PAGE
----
This study investigated learning-related changes in the brain activity of young adults. A group of 29 undergraduate students (18-24 years) participated in a learning study that included a pretest, a training session, and a posttest. Each trial involved presentation of a complex visual stimulus and its spoken "name." Auditory event-related potentials (ERPs) were recorded in response to matching and mismatching names. In the pretest, the participants guessed whether the names were matching the figures. During training they learned the names of a set of simple elements making up the complex figures and were required to master a simple rule for combining the visual and auditory stimuli. The posttest included presentation of the combinations learned during training as well as novel pairings of the same elements. Following training the number of correct responses for learned items doubled and the amplitudes of the auditory ERPs to learned and rule transfer stimuli were more positive than brain waves to the not learned or novel items over most of the analysis window. The ERPs further differentiated between a familiarity response (late positive shift) and learning-specific changes (N2-P3 range). Overall, the findings suggest that ERPs can be a useful tool for learning assessment and offer new insights in the study of individual differences associated with the learning process.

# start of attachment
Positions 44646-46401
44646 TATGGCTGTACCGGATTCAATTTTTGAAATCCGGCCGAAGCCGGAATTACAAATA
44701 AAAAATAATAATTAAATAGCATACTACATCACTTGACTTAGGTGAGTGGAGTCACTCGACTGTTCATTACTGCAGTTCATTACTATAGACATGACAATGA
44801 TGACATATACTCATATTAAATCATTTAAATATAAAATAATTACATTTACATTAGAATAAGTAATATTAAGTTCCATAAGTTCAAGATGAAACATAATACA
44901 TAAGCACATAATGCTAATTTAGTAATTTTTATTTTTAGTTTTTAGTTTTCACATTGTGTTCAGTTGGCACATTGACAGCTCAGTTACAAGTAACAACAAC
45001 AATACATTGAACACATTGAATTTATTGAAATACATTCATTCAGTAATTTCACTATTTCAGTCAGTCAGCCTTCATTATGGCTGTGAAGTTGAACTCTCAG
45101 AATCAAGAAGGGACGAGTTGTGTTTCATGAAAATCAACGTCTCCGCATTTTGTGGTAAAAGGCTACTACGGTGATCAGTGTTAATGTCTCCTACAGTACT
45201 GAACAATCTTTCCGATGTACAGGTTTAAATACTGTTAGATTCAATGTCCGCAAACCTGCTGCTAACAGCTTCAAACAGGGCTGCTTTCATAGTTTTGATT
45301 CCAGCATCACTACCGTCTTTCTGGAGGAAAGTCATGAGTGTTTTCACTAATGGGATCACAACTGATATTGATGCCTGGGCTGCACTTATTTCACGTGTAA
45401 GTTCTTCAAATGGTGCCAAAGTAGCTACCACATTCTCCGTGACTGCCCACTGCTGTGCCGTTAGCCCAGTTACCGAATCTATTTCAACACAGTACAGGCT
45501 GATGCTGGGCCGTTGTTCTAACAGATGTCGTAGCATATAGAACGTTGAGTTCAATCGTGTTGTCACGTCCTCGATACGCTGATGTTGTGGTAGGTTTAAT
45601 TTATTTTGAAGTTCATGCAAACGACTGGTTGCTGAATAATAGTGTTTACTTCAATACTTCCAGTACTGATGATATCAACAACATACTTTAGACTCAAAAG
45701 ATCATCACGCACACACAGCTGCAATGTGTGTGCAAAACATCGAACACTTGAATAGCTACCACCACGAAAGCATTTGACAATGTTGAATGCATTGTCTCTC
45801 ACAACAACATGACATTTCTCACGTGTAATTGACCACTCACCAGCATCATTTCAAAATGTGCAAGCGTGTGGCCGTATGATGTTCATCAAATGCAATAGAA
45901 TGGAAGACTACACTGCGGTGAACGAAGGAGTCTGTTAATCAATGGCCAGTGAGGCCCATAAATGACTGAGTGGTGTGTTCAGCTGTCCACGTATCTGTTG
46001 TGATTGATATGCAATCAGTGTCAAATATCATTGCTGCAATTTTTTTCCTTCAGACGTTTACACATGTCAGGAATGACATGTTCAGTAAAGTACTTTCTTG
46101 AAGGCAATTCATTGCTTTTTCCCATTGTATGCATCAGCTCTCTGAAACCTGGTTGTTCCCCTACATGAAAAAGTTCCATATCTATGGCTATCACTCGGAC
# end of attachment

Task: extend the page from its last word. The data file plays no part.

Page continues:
ASJC Scopus subject areas
- Neuropsychology and Physiological Psychology
- Developmental and Educational Psychology